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How does my Checkpoint 7 look? It feels too simple but maybe I just understood classes?

Forums > 100 Days of SwiftUI

class Animal {
    let legs: Int

    init(legs: Int) {
        self.legs = legs
    }
}

class Dog: Animal {
    func speak() {
        print("Bark Bark")
    }
}

class Cat: Animal {
    var isTame: Bool
    func speak() {
        print("Meow Meow")
    }

    init(legs: Int, isTame: Bool) {
        self.isTame = isTame
        super.init(legs: legs)
    }
}

class Corgi: Dog {
    override func speak() {
        print("Bork Bork")
    }
}

class Poodle: Dog {
    override func speak() {
        print("BAHHH")
    }
}

class Persian: Cat {
    override func speak() {
        print("MEEOWW")
    }
    override init(legs: Int, isTame: Bool) {
        super.init(legs: legs, isTame: isTame)
    }
}

class Lion: Cat {
    override func speak() {
        print("ROAR")
    }
    override init(legs: Int, isTame: Bool) {
        super.init(legs: legs, isTame: isTame)
    }
}

let sammy = Lion(legs: 4, isTame: false)
sammy.speak()

let tuna = Corgi(legs: 4)
tuna.speak()

let dots = Poodle(legs: 4)
dots.speak()

let kitty = Persian(legs: 4, isTame: true)
kitty.speak()

2      

Here are some thoughts. You'll start to recognize these patterns later on in the course.

If you see redundant code, this is a sign to you that perhaps you can move the code to the parent class. Can you spot the redundant code here?

class Persian: Cat {
    override func speak() {
        print("MEEOWW")
    }
    // Compare to code in Lion class
    override init(legs: Int, isTame: Bool) {
        super.init(legs: legs, isTame: isTame)
    }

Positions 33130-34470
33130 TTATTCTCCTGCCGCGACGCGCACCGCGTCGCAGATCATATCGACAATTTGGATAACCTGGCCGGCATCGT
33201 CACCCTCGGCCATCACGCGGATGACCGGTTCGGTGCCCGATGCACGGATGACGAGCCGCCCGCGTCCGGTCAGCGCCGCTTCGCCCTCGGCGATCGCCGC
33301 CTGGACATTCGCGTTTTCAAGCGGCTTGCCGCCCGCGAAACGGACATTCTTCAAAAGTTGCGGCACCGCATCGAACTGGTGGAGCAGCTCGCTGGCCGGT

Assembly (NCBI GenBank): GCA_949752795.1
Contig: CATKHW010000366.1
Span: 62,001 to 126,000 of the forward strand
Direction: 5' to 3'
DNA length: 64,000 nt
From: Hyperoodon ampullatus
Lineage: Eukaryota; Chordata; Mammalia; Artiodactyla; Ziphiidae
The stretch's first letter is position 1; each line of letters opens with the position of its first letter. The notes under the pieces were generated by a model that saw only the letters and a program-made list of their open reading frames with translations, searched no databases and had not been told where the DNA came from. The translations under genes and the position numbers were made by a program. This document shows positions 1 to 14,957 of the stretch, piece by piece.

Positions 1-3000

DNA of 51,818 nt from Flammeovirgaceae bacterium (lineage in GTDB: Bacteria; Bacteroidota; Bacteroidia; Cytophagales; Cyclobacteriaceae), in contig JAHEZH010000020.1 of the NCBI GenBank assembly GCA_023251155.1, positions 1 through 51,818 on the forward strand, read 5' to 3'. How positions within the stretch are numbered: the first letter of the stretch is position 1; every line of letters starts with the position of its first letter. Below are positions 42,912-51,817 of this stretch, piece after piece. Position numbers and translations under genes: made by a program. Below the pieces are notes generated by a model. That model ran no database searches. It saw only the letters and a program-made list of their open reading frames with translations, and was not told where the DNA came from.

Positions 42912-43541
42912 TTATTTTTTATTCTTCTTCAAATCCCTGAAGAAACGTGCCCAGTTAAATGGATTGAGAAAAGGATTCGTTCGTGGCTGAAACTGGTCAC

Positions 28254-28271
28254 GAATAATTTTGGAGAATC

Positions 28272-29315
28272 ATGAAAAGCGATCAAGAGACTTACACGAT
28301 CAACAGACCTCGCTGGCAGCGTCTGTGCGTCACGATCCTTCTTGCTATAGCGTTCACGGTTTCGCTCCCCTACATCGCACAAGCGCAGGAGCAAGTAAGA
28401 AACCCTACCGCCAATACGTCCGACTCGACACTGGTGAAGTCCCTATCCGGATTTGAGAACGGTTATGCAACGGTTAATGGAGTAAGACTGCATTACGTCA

}

class Lion: Cat {
    override func speak() {
        print("ROAR") // <-- Change the default behaviour. Excellent.
    }
    // Compare to code in Persian class
    override init(legs: Int, isTame: Bool) {
        super.init(legs: legs, isTame: isTame)
    }
}

The same code is in two derived classes. Both are subclassed from Cat. So maybe this redundant code belongs in the Cat class, instead? But take a closer look. Maybe you're not really overriding anything here?

Indeed, you are just calling the super class' initializer and not making any changes. Let's mix it up.

Override a Superclass Method

So why might you want to override the Cat initializer? Well, Cat gives you the option to designate whether a cat is tame or not. Think about the use case: would you ever consider a Lion to be tame?

So consider the case where you instantiate a Lion object in your code as you did in your example above:

let sammy = Lion(legs: 4, isTame: false)  // <-- Would you consider a lion tame by default?
sammy.speak()

// Consider instead
class Lion: Cat {
    override func speak() {
        print("ROAR") // <-- Change the default behavior
    }
    // Lions have specific properties that are different from domestic cats.
    init(legs: Int ) {
        super.init(legs: legs, isTame: false)  // <-- Lions are never tame. Even captive lions!
    }
}

let leoTheLion = Lion(legs: 4) // <-- initializer always sets isTame to false

Keep coding

2      

Ah I see, appreciate the response. This makes sense and I was actually wondering about this. When I would write init and press return for those 2 subclasses, it automatically just put override but I did notice I wasn't actually overriding anything. Thanks for the tip!

2      

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